Regular readers know that I think the 9% Tier I capital ratio is flawed for a number of reasons.
First, it is a policy that is focused on the wrong issue at the wrong time. Until all of the bad assets on and off a bank's balance sheet are properly valued, a bank's capital ratio is absolutely meaningless. It is meaningless because both capital and assets are mis-stated.
Second, until banks provide ultra transparency and disclose on an on-going basis their current asset, liability and off-balance sheet exposure details, investors are simply not going to believe that all the losses have been recognized or be able to assess the risk of each bank. What opaque structured finance securities taught investors is that if you cannot assess the risk of a 'black box' do not buy it. Without ultra transparency banks are black boxes.
Third, with limited access to capital because of their opacity and regulatory policies like extend and pretend that hide their losses, the policy is contributing to a credit crunch for both businesses and sovereigns. To achieve the 9% Tier I capital ratio, banks are shrinking and not increasing their balance sheets. Shrinking of bank balance sheets would not be bad if new loans could be resold, but the largest buyer of these loans, the structured finance market, is incurring a buyers' strike until these securities also offer ultra transparency.
Fourth, achieving the 9% Tier I capital ratio appears to be raising, not decreasing, the Eurozone banks' risk profile. As part of shrinking their assets, the banks have to sell their performing assets and crown jewels. This leaves the non-performing assets on the balance sheet and a reduction of real earnings flowing through the income statement. Not exactly the intended outcome.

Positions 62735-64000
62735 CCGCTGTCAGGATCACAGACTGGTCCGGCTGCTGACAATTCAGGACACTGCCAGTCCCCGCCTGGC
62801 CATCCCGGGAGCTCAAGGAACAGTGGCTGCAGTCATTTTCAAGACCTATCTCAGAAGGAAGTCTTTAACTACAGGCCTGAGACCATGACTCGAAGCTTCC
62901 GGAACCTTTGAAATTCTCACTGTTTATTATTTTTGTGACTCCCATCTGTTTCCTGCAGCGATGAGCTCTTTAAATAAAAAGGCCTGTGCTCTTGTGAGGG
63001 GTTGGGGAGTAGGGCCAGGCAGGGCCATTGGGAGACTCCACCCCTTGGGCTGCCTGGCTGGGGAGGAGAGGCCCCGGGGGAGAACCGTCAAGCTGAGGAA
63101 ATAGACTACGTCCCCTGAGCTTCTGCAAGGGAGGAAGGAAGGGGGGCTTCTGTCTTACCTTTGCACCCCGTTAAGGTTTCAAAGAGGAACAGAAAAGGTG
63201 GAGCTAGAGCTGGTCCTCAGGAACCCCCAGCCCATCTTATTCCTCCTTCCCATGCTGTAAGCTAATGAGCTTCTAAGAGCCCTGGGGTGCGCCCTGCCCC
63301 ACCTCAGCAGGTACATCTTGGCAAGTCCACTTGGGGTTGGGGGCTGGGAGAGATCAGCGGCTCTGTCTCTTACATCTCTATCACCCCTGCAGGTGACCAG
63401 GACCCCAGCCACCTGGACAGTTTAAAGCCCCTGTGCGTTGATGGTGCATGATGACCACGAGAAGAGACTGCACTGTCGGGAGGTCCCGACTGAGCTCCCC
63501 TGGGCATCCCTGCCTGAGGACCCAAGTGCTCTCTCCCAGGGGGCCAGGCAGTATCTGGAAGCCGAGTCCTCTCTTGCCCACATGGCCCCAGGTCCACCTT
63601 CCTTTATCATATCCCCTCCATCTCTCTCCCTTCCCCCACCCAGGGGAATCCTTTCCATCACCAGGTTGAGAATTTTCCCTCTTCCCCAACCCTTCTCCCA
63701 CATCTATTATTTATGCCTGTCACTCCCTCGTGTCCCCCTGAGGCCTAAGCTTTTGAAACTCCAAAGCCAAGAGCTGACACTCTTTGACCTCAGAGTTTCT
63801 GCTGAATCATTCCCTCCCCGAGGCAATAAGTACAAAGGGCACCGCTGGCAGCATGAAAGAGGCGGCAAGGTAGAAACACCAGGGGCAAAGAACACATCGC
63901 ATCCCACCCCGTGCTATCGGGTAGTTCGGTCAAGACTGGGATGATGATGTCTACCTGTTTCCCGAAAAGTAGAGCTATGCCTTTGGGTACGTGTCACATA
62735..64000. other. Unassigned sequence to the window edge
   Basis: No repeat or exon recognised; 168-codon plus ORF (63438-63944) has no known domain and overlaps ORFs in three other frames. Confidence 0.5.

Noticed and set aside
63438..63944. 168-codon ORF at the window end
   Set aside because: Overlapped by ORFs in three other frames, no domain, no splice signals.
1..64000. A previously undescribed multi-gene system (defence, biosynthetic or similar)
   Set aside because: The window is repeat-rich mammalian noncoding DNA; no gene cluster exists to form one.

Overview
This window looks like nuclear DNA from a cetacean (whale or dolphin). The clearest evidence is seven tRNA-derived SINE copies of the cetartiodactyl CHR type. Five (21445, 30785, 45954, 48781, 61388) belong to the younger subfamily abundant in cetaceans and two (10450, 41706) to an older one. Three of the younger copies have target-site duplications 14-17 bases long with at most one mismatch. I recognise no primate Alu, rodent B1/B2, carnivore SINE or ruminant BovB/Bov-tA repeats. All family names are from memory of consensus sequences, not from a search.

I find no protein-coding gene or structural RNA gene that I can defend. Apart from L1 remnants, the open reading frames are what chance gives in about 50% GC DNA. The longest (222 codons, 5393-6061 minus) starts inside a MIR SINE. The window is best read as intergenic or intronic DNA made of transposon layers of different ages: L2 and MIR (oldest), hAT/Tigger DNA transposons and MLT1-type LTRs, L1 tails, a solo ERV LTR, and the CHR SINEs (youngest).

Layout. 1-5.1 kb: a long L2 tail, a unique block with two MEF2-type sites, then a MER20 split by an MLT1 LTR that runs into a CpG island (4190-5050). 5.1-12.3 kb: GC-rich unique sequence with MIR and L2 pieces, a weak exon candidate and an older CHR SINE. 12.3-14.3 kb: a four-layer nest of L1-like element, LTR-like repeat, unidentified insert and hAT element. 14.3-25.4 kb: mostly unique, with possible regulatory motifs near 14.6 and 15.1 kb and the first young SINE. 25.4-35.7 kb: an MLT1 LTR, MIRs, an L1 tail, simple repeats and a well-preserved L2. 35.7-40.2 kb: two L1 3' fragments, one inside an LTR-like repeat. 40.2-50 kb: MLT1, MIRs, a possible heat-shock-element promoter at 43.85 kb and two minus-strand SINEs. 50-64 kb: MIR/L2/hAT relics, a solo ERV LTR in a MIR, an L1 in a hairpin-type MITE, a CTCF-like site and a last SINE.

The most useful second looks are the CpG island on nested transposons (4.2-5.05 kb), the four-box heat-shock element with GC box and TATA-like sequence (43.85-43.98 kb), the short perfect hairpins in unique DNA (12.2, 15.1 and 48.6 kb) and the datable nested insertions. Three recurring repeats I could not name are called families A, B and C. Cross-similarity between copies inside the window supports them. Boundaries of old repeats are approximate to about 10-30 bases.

Fifth, there is no evidence to suggest that a 9% Tier I capital ratio will restore market confidence particularly given the preceding four reasons.
European banks turning to their governments to raise required capital could trigger a downward spiral of declining sovereign-debt prices and further losses for the lenders.
The European Banking Authority ordered the region’s banks on Dec. 8 to raise 115 billion euros ($154 billion) by June. Faced with dwindling profits and unable to tap capital markets to sell new shares, firms may be forced to seek government help.
About 70 percent of the capital requirement falls on lenders in Spain, Greece, Italy and Portugal, countries struggling to convince the world they can pay their debts.
“If the Southern governments put money in their banks, their sovereign debt will go up, exacerbating their problems,” said Karel Lannoo, chief executive officer of the Centre for European Policy Studies in Brussels. “Then the banks’ losses will rise because they hold the government debt. That’s a vicious cycle. It’s hard to know which one to stabilize first, the sovereign bonds or the banks.”...Actually it is not hard to know which one to stabilize first. Stabilize the sovereign first. Banks can continue to operate with significant negative book capital so long as depositors believe in the deposit guarantee and central banks are willing to lend against good assets.
The new capital requirements followed stress tests by the EBA, which said it required lenders to mark all EU government bonds on their books to market values. Banks were asked to make up for the losses from declining prices with additional capital.